You were saying you were short on space for a compressor. How would she feel about a 2 stage upright in the bedroom closet? We can pipe the air outside... Hmmmm.... or how about a horizontal lag screwed to the roof? There's lots of room up there.... we could build a metal shroud around it to look like central AC....
    The harder you fall, the higher you bounce...

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  11. #1706
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    Re: Blacksmithing and forging

    Quote Originally Posted by whtbaron View Post
    You were saying you were short on space for a compressor. How would she feel about a 2 stage upright in the bedroom closet? We can pipe the air outside... Hmmmm.... or how about a horizontal lag screwed to the roof? There's lots of room up there.... we could build a metal shroud around it to look like central AC....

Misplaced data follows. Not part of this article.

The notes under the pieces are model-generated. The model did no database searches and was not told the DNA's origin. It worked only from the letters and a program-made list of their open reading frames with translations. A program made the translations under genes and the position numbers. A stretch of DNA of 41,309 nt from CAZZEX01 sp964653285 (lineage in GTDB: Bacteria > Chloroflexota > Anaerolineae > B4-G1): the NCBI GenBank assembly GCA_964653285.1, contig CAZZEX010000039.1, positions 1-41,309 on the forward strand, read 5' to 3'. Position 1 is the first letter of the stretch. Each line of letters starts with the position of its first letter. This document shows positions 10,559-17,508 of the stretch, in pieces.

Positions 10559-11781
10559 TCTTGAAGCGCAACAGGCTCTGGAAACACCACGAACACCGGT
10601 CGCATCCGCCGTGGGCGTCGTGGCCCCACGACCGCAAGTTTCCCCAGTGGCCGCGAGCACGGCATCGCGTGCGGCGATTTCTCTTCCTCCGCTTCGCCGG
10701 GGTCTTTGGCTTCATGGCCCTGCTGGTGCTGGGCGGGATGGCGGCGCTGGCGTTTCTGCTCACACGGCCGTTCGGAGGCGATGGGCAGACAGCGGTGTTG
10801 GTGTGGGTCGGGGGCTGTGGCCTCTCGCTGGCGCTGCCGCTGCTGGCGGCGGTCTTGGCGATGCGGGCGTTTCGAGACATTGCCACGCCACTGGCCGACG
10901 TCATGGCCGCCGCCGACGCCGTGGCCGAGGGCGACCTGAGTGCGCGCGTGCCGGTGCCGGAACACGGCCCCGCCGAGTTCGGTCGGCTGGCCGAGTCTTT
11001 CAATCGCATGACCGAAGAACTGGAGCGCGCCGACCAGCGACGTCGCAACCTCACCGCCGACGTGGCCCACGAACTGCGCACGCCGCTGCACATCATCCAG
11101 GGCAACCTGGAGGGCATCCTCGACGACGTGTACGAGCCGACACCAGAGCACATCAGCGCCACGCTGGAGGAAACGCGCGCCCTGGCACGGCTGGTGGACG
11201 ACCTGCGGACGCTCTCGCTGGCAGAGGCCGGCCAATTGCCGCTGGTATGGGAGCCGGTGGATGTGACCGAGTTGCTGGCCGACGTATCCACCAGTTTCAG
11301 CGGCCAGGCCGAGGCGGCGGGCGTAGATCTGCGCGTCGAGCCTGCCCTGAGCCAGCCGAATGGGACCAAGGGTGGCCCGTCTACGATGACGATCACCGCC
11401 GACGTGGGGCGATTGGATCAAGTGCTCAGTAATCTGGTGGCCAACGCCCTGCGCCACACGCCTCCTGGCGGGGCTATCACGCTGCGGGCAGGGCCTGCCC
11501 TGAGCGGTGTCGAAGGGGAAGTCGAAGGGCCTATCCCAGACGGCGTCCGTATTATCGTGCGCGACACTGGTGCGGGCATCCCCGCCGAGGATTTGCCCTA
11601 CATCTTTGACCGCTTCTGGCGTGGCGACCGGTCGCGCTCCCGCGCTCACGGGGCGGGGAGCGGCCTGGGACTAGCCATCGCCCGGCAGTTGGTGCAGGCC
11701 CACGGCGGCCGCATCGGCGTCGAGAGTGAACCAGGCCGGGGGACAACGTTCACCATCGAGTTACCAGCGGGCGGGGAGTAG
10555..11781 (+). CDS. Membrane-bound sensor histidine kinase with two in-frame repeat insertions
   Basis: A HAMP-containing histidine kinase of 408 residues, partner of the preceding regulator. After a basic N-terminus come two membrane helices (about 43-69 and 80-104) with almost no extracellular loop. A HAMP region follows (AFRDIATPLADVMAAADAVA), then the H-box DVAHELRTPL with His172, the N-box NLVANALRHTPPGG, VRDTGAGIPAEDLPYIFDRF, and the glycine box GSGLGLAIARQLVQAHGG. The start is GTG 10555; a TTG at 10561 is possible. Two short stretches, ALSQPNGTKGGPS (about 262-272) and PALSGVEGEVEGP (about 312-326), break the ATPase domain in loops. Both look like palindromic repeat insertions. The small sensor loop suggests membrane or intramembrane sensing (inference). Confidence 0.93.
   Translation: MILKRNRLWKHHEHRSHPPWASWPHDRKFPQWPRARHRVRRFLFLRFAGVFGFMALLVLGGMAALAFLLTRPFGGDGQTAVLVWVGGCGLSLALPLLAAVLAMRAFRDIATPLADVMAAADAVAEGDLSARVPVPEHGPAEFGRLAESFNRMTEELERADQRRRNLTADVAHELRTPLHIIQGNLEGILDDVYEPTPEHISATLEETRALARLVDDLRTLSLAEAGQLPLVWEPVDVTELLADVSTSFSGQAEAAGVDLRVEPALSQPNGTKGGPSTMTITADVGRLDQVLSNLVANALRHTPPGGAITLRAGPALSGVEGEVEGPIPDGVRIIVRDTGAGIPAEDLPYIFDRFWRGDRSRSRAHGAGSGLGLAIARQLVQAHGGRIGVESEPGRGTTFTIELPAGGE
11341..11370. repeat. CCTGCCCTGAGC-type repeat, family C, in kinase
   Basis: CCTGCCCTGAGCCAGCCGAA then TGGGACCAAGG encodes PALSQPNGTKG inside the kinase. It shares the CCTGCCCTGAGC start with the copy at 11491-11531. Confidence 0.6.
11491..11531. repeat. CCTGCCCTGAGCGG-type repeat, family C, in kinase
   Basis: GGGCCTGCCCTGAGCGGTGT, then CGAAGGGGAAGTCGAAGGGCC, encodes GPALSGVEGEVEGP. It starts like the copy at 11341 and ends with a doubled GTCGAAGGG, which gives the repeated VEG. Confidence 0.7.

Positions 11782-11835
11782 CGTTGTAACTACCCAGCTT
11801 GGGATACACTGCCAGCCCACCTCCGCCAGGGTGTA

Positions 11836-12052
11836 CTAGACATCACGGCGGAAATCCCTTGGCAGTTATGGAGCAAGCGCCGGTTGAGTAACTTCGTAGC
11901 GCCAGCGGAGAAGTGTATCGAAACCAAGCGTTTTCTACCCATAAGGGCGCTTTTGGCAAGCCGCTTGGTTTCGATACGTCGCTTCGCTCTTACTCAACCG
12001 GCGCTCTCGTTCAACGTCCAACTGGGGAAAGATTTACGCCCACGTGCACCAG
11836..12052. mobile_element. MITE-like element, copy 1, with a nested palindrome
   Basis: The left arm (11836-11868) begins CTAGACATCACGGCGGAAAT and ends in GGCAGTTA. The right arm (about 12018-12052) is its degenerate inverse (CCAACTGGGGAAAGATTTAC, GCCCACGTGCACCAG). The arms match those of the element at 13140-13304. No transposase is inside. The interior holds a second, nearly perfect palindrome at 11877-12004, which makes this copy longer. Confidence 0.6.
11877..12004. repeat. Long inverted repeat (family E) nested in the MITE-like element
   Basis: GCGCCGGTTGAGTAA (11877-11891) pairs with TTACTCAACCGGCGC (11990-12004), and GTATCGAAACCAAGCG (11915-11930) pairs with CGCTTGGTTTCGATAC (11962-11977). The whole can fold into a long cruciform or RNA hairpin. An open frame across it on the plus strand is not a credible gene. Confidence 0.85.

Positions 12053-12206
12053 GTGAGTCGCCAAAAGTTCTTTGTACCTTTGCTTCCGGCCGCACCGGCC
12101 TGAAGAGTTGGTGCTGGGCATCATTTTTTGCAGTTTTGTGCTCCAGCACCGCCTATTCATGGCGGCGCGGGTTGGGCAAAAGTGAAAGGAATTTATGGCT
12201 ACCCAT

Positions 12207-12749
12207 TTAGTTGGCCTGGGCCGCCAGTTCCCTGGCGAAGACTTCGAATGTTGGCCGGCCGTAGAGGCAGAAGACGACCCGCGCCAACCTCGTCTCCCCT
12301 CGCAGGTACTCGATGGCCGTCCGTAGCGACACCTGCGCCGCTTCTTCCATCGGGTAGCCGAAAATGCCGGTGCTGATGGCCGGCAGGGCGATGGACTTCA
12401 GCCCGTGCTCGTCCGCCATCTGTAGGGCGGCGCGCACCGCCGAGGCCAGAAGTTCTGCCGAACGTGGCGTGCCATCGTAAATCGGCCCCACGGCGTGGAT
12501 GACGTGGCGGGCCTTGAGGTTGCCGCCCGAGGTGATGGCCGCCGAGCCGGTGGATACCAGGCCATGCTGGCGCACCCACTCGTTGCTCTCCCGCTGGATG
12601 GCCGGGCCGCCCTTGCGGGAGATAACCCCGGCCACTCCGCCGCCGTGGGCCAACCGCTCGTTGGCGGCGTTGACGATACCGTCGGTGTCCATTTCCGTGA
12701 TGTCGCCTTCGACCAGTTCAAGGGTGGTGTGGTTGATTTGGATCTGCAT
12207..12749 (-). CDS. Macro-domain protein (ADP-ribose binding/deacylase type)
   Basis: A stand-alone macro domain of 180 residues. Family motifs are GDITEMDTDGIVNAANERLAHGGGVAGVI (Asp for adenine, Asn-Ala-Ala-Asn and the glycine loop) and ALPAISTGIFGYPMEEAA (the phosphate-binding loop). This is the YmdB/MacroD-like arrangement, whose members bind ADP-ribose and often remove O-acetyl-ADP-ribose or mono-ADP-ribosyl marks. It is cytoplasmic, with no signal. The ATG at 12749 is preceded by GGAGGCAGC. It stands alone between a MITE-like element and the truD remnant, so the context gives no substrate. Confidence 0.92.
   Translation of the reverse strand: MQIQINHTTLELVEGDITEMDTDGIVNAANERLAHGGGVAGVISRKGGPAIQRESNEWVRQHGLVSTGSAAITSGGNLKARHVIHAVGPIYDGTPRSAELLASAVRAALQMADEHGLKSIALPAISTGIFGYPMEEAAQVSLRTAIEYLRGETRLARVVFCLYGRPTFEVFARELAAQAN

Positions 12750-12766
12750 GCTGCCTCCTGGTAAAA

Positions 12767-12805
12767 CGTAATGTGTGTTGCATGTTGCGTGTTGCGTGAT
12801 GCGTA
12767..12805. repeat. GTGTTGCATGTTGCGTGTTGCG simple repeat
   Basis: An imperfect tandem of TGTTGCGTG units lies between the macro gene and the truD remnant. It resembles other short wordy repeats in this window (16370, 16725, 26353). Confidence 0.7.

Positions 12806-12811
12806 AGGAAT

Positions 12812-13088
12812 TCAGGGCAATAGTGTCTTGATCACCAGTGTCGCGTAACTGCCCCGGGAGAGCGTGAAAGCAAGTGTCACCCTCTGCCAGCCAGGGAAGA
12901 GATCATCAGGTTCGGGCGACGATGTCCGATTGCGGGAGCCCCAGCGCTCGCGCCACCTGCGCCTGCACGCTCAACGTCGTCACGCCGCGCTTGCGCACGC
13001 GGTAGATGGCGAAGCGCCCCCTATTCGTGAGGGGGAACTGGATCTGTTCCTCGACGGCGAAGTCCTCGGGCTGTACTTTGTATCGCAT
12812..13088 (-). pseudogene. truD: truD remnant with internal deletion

Just when i thought I didn't have space for a big air compressor, you gave me ideas, thanks.
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  13. #1707
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    Re: Blacksmithing and forging

    Quote Originally Posted by whtbaron View Post
    You were saying you were short on space for a compressor. How would she feel about a 2 stage upright in the bedroom closet? We can pipe the air outside... Hmmmm.... or how about a horizontal lag screwed to the roof? There's lots of room up there.... we could build a metal shroud around it to look like central AC....
    Donít laugh. All our refrigeration compressors were roof mounted. Worked really well having them out of the way.


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  15. #1708
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    Re: Blacksmithing and forging

    Quote Originally Posted by Need Advice View Post
    Just when i thought I didn't have space for a big air compressor, you gave me ideas, thanks.